7 Bright Ideas
Think of a fine porcelain cup. Fill it daily with coffee and colas, subject it to heat and cold, smoke, and alcohol. Fill it with brightly colored food. Then wash the cup in a harsh detergent. Eventually, tiny craze marks will dot the ceramic surface, and before you know it, the once-white cup looks dirty and dingy.
Your teeth are like that pretty porcelain cup. They start out shiny and white. But cola, tea, smoke, acidic juices, and highly pigmented foods slosh past them three (or more) times daily. And your teeth tell the tale in the form of stains.
Not that teeth were ever meant to be totally white. The natural color of teeth is actually light yellow to light yellow-red, says Roger P. Levin, D.D.S., president of the Baltimore Academy of General Dentistry. But as you age, your teeth tend to darken even more.
Surface enamel cracks and erodes, exposing dentin, the less dense inside of the tooth, which absorbs food color. Stains also latch onto the plaque and tartar buildup on teeth, finding anchorage among the nooks and crannies.
"There are many different kinds of stains," says Ronald I. Maitland, D.M.D., who specializes in cosmetic dentistry in his New York City practice. Stains can be caused by antibiotics, by quirks in individual metabolism, and sometimes by high fever. All these have to be fixed by a professional.
But common stains—the coffee and cigarette variety—can be washed away between professional cleanings. Here's how.
Clean after every meal. If you clean your teeth regularly and conscientiously, you have less chance of keeping stains on your teeth, says Dr. Levin.
Polish with baking soda. Mix baking soda with enough hydrogen peroxide to make a toothpaste-like consistency, says Dr. Levin, then brush stains away. Be sure not to use too much peroxide, as it can cause burning.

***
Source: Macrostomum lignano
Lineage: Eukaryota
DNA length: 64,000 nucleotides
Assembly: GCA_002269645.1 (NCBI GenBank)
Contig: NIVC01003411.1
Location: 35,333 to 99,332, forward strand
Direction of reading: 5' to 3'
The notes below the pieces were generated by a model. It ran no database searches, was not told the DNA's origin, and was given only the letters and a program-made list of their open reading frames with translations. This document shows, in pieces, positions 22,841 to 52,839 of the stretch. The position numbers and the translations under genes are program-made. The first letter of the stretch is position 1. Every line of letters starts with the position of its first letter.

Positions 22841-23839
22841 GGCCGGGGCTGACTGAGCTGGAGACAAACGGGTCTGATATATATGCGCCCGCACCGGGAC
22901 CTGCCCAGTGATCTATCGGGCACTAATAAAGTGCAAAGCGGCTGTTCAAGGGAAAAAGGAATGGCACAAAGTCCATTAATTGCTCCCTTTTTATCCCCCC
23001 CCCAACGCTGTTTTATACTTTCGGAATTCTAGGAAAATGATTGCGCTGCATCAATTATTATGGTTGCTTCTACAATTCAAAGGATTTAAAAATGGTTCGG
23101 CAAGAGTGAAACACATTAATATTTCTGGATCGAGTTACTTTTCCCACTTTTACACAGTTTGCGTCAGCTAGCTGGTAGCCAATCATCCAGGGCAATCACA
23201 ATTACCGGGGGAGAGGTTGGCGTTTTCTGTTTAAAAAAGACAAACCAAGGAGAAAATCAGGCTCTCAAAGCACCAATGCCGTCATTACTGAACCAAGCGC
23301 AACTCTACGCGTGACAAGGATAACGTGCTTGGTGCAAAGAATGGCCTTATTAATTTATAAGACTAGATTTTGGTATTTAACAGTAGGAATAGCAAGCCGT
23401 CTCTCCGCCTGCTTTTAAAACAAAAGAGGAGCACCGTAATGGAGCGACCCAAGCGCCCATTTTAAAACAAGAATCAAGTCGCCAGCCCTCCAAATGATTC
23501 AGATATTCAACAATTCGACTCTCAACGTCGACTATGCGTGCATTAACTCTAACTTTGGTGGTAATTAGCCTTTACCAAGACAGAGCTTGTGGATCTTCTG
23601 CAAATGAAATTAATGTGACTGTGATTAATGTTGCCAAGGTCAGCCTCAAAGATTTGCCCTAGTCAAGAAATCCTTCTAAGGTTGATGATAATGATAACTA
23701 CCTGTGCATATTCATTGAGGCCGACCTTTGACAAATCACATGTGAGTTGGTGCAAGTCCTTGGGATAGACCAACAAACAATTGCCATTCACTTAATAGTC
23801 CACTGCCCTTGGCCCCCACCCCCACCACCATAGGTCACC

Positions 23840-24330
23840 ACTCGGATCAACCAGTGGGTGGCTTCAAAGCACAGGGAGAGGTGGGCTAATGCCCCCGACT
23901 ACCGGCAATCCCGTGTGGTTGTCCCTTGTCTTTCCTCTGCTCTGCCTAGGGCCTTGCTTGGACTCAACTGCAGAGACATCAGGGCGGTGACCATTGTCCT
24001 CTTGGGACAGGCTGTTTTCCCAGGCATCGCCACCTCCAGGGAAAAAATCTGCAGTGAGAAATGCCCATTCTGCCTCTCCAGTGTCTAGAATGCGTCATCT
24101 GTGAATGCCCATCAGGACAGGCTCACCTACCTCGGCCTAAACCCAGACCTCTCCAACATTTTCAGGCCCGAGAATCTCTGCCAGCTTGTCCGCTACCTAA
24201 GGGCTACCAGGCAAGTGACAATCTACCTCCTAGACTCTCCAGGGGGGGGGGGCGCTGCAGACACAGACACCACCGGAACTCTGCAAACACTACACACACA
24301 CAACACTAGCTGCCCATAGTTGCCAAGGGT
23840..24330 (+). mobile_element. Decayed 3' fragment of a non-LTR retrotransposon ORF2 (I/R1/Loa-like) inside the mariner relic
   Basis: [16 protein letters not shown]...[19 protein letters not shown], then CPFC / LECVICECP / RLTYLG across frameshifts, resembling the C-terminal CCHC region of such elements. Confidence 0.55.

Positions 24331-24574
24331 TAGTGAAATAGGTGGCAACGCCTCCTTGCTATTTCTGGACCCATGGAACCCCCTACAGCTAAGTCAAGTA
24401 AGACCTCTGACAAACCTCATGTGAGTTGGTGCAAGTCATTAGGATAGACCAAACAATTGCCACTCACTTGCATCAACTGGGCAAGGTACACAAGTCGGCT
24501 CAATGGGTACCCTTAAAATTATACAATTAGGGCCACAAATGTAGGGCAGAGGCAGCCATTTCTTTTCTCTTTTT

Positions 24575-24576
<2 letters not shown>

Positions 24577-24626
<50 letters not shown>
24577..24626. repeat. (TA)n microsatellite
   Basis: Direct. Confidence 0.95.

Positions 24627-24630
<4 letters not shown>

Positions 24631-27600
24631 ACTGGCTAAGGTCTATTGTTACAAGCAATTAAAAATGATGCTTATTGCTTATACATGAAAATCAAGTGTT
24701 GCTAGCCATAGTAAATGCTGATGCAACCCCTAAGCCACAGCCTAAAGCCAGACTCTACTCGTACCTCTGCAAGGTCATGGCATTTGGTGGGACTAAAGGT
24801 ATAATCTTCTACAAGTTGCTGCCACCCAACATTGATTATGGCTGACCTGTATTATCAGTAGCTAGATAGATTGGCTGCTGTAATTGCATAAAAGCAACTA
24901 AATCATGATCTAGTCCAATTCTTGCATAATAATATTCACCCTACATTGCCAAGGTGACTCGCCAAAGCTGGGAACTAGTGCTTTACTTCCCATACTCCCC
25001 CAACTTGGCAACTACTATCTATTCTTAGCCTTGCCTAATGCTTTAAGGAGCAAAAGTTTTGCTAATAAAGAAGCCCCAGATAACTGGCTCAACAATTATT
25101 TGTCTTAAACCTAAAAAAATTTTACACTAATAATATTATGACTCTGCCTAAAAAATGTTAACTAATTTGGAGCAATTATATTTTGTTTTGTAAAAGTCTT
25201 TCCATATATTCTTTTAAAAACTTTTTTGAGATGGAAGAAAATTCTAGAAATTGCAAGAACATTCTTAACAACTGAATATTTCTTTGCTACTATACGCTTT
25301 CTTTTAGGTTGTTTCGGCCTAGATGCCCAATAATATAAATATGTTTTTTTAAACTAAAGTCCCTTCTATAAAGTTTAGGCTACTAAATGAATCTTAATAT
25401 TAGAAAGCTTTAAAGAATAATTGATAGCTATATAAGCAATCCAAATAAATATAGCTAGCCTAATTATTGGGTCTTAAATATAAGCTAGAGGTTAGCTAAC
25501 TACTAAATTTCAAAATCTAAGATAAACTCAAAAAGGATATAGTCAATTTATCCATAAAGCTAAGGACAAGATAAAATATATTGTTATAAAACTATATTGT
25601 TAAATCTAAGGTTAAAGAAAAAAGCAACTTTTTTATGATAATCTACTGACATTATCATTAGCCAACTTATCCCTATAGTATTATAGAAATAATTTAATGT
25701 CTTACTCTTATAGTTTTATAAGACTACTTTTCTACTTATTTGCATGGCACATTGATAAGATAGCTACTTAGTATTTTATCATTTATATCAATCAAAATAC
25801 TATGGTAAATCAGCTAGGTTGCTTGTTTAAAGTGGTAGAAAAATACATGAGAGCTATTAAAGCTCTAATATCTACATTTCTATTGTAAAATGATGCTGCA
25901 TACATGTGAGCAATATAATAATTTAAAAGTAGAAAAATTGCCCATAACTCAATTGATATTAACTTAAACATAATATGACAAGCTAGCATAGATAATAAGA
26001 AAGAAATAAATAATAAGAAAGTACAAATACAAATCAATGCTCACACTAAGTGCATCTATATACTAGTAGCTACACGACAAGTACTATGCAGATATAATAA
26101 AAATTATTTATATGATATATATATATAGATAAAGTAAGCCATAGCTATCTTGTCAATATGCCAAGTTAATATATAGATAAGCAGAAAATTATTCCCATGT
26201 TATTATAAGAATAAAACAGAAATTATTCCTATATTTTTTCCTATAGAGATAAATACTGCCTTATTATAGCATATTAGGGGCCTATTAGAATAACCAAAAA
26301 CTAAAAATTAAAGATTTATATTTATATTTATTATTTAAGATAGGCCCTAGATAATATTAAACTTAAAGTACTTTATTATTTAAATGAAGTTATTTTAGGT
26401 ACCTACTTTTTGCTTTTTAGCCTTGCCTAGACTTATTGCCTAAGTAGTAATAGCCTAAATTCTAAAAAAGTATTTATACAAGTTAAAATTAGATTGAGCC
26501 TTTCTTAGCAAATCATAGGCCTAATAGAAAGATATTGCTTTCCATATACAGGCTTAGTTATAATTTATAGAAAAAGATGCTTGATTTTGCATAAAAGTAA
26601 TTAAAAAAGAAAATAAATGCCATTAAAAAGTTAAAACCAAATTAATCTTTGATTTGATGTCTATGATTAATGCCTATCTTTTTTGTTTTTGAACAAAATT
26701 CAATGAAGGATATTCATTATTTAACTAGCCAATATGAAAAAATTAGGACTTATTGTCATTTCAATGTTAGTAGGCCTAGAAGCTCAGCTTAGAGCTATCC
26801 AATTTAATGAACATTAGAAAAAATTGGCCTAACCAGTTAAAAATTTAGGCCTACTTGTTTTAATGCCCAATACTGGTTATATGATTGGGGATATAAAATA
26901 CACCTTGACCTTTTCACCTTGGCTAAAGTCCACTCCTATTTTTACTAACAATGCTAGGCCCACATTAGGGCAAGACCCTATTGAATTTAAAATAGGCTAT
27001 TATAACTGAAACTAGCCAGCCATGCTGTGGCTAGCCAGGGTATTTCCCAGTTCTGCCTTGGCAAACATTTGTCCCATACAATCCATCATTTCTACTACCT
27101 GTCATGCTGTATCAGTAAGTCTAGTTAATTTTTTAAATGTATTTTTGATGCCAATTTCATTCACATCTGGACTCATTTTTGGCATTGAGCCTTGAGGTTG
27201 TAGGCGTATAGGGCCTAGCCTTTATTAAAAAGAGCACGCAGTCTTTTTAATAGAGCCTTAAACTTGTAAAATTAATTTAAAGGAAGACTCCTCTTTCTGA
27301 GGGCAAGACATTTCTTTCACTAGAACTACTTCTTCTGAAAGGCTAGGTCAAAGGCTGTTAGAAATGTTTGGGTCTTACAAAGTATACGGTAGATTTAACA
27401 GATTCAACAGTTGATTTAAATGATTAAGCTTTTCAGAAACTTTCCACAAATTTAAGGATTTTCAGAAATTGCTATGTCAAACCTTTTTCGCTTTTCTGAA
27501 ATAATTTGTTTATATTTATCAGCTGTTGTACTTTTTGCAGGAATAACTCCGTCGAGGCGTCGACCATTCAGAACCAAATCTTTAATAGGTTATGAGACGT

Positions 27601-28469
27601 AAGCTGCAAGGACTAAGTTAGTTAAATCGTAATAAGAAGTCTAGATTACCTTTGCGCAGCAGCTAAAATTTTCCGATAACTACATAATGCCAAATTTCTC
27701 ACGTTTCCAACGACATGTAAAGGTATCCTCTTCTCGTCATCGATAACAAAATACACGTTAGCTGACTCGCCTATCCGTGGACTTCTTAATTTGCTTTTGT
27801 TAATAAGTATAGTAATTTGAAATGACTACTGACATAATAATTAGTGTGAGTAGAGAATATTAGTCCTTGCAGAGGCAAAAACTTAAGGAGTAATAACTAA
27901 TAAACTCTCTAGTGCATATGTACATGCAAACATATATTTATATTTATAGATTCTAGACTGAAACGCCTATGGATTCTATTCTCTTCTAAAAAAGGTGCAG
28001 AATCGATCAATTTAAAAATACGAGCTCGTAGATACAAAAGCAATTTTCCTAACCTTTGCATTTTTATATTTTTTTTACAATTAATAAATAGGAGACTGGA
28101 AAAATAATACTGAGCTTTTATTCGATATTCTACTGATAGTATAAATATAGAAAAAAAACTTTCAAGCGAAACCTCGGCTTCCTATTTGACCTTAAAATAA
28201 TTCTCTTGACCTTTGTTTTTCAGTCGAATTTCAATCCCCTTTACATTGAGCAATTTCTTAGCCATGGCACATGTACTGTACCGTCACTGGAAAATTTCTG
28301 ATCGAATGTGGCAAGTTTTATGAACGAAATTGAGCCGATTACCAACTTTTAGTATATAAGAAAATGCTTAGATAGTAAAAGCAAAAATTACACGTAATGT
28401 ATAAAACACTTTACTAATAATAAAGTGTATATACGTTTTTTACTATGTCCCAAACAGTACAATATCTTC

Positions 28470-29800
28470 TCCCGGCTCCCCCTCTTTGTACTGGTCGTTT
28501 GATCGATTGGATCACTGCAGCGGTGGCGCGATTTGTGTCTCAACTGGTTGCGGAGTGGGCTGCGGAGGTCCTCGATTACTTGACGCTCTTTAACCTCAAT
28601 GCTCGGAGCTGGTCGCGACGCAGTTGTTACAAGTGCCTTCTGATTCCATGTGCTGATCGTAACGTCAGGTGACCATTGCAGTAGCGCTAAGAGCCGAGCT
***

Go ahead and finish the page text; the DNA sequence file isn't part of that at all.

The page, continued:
Check your plaque quotient. Rinse with a disclosing solution to show where plaque remains on your teeth after brushing. Those spots are where your teeth will stain if you don't improve your brushing technique, says John D. B. Featherstone, Ph.D., chairman of the Department of Oral Biology at the Eastman Dental Center in Rochester, New York.
Rinse, rinse, rinse. After every meal, rinse the food from your teeth, says Dr. Maitland. If you can't get to a restroom, pick up your water glass, take a swig, then rinse and swallow at the table.
Electrify your smile. An electric toothbrush, says Dr. Maitland, will push more of the stain-collecting plaque off your teeth. Studies show an electric toothbrush can remove 98.2 percent of plaque.
Try a plaque dissolver. Mouthwashes that have an antibacterial action will reduce stain-catching plaque, says Dr. Featherstone.
Don't scrub away your smile. If you're tempted to turn to one of those super-whitening tooth polishes, don't, says Dr. Maitland. "It's a quick fix, but it's like using an abrasive on a countertop. It takes off the stain, but it wears off the enamel, too. And as your enamel gets thinner and thinner, more of the dentin shows through. And dentin is darker, so it looks like your tooth is stained."
Watch out for excessive scrubbing, too. Harder doesn't mean better, Dr. Maitland warns. A heavy-duty brush with a lot of muscle behind it can be as wearing on tooth enamel as an abrasive toothpaste.
PANEL OF ADVISERS
John D. B. Featherstone, Ph.D., is chairman of the Department of Oral Biology at Eastman Dental Center in Rochester, New York, and deputy director of the Rochester Cariology Center.
Roger P. Levin, D.D.S., is president of the Baltimore Academy of General Dentistry and a guest lecturer at the University of Maryland in Baltimore.
Ronald I. Maitland, D.M.D., is a New York City dentist who specializes in cosmetic dentistry. He is chairman of the Greater New York Dental Meeting and an expert on dental stains.
Reference :web .mothernature.com